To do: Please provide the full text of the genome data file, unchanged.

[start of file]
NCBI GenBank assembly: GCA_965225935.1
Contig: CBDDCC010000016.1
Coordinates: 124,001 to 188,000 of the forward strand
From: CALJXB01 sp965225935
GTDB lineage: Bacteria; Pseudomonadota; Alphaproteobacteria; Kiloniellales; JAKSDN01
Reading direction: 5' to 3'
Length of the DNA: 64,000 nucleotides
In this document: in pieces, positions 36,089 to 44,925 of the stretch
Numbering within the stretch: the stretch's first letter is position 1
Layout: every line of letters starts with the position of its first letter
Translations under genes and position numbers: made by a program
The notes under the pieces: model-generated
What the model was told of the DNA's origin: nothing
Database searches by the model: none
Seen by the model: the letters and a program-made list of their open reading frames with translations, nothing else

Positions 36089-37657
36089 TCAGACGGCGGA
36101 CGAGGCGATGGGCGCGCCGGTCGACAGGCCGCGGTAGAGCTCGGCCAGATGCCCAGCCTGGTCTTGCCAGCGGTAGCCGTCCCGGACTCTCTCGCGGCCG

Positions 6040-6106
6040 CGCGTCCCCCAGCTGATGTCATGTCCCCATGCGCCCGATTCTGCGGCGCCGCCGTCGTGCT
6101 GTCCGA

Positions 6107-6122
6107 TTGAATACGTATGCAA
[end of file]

NCBI GenBank assembly: GCA_965225935.1
Contig: CBDDCC010000016.1
Coordinates: 124,001 to 188,000 of the forward strand
From: CALJXB01 sp965225935
GTDB lineage: Bacteria; Pseudomonadota; Alphaproteobacteria; Kiloniellales; JAKSDN01
Reading direction: 5' to 3'
Length of the DNA: 64,000 nucleotides
In this document: in pieces, positions 36,089 to 44,925 of the stretch
Numbering within the stretch: the stretch's first letter is position 1
Layout: every line of letters starts with the position of its first letter
Translations under genes and position numbers: made by a program
The notes under the pieces: model-generated
What the model was told of the DNA's origin: nothing
Database searches by the model: none
Seen by the model: the letters and a program-made list of their open reading frames with translations, nothing else

Positions 36089-37657
36089 TCAGACGGCGGA
36101 CGAGGCGATGGGCGCGCCGGTCGACAGGCCGCGGTAGAGCTCGGCCAGATGCCCAGCCTGGTCTTGCCAGCGGTAGCCGTCCCGGACTCTCTCGCGGCCG

Positions 6040-6106
6040 CGCGTCCCCCAGCTGATGTCATGTCCCCATGCGCCCGATTCTGCGGCGCCGCCGTCGTGCT
6101 GTCCGA

Positions 6107-6122
6107 TTGAATACGTATGCAA